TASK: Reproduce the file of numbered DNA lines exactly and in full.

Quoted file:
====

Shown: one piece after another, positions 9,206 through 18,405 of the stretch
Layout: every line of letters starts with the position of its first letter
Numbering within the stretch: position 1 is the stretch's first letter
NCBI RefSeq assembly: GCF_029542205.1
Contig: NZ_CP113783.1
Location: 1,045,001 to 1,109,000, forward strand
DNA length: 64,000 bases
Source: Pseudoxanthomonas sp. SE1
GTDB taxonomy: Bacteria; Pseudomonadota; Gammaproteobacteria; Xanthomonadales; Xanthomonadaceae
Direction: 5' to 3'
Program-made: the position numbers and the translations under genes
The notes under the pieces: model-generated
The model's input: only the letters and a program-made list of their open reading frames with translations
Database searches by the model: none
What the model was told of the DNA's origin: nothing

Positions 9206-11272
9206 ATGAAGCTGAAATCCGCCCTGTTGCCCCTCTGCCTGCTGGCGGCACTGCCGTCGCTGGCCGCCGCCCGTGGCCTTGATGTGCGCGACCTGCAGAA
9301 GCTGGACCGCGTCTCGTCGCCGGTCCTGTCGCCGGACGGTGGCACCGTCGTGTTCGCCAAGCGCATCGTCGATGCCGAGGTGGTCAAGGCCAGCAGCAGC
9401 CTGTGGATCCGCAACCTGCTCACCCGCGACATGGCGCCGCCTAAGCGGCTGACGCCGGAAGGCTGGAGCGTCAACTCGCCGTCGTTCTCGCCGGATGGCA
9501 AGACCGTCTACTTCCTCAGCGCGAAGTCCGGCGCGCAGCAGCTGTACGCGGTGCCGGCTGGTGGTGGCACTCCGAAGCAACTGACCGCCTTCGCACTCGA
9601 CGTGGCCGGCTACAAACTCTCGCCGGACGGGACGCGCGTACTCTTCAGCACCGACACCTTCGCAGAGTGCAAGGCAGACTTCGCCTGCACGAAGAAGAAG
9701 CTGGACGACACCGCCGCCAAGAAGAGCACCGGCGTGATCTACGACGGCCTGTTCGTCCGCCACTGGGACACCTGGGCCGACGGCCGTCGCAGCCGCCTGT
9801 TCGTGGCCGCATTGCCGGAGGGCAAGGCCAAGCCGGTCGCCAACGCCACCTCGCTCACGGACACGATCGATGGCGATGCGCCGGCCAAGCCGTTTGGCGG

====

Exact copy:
Shown: one piece after another, positions 9,206 through 18,405 of the stretch
Layout: every line of letters starts with the position of its first letter
Numbering within the stretch: position 1 is the stretch's first letter
NCBI RefSeq assembly: GCF_029542205.1
Contig: NZ_CP113783.1
Location: 1,045,001 to 1,109,000, forward strand
DNA length: 64,000 bases
Source: Pseudoxanthomonas sp. SE1
GTDB taxonomy: Bacteria; Pseudomonadota; Gammaproteobacteria; Xanthomonadales; Xanthomonadaceae
Direction: 5' to 3'
Program-made: the position numbers and the translations under genes
The notes under the pieces: model-generated
The model's input: only the letters and a program-made list of their open reading frames with translations
Database searches by the model: none
What the model was told of the DNA's origin: nothing

Positions 9206-11272
9206 ATGAAGCTGAAATCCGCCCTGTTGCCCCTCTGCCTGCTGGCGGCACTGCCGTCGCTGGCCGCCGCCCGTGGCCTTGATGTGCGCGACCTGCAGAA
9301 GCTGGACCGCGTCTCGTCGCCGGTCCTGTCGCCGGACGGTGGCACCGTCGTGTTCGCCAAGCGCATCGTCGATGCCGAGGTGGTCAAGGCCAGCAGCAGC
9401 CTGTGGATCCGCAACCTGCTCACCCGCGACATGGCGCCGCCTAAGCGGCTGACGCCGGAAGGCTGGAGCGTCAACTCGCCGTCGTTCTCGCCGGATGGCA
9501 AGACCGTCTACTTCCTCAGCGCGAAGTCCGGCGCGCAGCAGCTGTACGCGGTGCCGGCTGGTGGTGGCACTCCGAAGCAACTGACCGCCTTCGCACTCGA
9601 CGTGGCCGGCTACAAACTCTCGCCGGACGGGACGCGCGTACTCTTCAGCACCGACACCTTCGCAGAGTGCAAGGCAGACTTCGCCTGCACGAAGAAGAAG
9701 CTGGACGACACCGCCGCCAAGAAGAGCACCGGCGTGATCTACGACGGCCTGTTCGTCCGCCACTGGGACACCTGGGCCGACGGCCGTCGCAGCCGCCTGT
9801 TCGTGGCCGCATTGCCGGAGGGCAAGGCCAAGCCGGTCGCCAACGCCACCTCGCTCACGGACACGATCGATGGCGATGCGCCGGCCAAGCCGTTTGGCGG